At times Putin even showed some of his old swagger, starting his speech by saying Russia was in a better state than many others, particularly Europe's debt-stricken economies.

He finished it with a warning for the organizers of the biggest protests against his rule since he first rose to power in 2000, saying they must act within the law.

"Anyone who considers himself a politician is obliged to express his position exclusively within the confines of the law," said the former KGB spy.

Indicating how seriously he takes the protests, Putin hinted that he would depict them as a threat to the very state itself and use this as grounds for a crackdown if they got out of hand.

He acknowledged that a desire for change often brought progress but added that "it becomes counterproductive and even dangerous if it leads to the destruction of civil peace and of the state itself."

Putin was elected president with almost two-thirds of the votes in March and protests against his domination of Russian politics, mainly confined to big cities, have become less frequent since then.

Even so, a rally in Moscow attracted tens of thousands of people this month and although he has strong support in the countryside, Putin faces more open political opposition than at any time during his eight years as president until 2008 and four years as prime minister from then until May.

Protests have continued despite a sharp increase in the size of fines for protesters who step out of line and clear signals from Putin that he is losing patience with the protests.

"I think Putin is a master of phrases. But in fact it's obvious that the civil peace is in fact undermined by the rigging of elections, undemocratic authorities and their unwillingness to go," said Gennady Gudkov, an opposition leader.

Aware that he faces skepticism from investors as well as the political opposition, Putin reiterated his commitment to a sound fiscal policy, a floating currency and free capital flows.

He said Russia would not impose restrictions on capital flows, $80 billion left the country last year in a sign of a lack of confidence in its economy, and underlined how far it has come since the Soviet Union collapsed in 1991.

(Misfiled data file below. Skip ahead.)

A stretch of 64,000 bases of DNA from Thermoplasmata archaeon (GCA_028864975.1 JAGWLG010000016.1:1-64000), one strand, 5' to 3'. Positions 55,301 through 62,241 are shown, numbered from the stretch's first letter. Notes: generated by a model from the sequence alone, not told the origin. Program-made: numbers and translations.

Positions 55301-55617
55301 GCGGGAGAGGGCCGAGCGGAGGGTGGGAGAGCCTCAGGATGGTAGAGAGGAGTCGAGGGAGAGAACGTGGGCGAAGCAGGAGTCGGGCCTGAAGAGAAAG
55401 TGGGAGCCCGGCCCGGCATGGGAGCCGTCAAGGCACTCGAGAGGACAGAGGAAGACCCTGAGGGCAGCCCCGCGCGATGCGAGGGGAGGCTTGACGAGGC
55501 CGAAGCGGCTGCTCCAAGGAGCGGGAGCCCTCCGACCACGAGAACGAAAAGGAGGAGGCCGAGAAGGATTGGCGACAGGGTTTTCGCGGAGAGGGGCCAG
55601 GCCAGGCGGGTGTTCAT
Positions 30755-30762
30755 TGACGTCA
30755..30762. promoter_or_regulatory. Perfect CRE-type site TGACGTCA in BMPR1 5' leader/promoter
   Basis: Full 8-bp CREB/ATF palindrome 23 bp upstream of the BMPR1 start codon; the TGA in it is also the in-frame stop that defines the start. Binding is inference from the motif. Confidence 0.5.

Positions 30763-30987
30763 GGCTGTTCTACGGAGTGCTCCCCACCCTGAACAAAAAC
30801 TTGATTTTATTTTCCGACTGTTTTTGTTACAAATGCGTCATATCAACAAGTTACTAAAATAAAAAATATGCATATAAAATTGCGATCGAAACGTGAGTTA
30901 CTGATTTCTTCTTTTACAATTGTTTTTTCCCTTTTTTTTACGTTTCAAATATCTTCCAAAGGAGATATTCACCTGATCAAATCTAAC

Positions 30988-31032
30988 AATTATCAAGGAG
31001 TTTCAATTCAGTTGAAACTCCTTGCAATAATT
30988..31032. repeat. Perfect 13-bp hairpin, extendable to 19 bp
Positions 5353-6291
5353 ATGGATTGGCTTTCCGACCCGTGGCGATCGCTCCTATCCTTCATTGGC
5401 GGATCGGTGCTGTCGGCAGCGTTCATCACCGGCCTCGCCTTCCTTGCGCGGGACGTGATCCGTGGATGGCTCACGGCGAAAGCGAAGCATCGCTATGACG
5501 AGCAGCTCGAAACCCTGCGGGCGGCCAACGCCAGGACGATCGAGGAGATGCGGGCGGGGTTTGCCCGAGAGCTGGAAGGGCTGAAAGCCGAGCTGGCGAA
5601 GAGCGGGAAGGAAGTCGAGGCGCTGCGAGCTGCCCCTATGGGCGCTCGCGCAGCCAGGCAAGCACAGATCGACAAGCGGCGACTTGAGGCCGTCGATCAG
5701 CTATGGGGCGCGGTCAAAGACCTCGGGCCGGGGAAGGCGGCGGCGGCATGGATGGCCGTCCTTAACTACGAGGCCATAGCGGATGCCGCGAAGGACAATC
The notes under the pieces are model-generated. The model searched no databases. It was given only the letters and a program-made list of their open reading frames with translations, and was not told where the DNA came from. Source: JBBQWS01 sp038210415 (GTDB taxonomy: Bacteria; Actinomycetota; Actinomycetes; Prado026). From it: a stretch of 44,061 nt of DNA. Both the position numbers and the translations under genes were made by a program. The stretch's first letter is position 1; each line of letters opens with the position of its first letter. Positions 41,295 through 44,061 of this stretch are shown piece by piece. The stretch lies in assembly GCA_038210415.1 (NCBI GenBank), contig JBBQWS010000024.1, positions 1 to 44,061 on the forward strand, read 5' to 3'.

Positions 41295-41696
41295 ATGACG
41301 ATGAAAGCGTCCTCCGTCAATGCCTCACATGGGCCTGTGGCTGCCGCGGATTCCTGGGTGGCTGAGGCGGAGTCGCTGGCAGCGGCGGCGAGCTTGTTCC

Michael Phillips, a partner at Apax Partners LLP, told Putin during a meeting later on Thursday that he welcomed his promise of "transparency, stability and trust".

But some investors said they had heard similar words too often in the past to believe they would see action now.

A Western banker said: "He spent a lot of his time making the case that the rest of the world is a mess and we are strong ... He was saying: Don't tell us how to put our house in order when you aren't able to yourselves."

(Additional reporting by Douglas Busvine, Steve Gutterman and Gleb Bryanski in St Petersburg and by Gabriela Baczynska in Moscow; Editing by Jon Hemming and Louise Ireland)

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Comments (1)
neahkahnie wrote:
Shortly after Lenin consolidated power, he saw the failure of the agricultural program. He established NEP or the New Economic Plan, which was a Soviet version of “lite capitalism” in the farm sector. Too many people started to gain some money, and voila’ Stalin ended it and the Kulaks were either killed or went to China and America. Tsar Putin is going to try NEP. But NO protests. Tsar knows. Ah, Russia. Ah, the Romanovs live in Putin.

Jun 21, 2012 4:11pm EDT  --  Report as abuse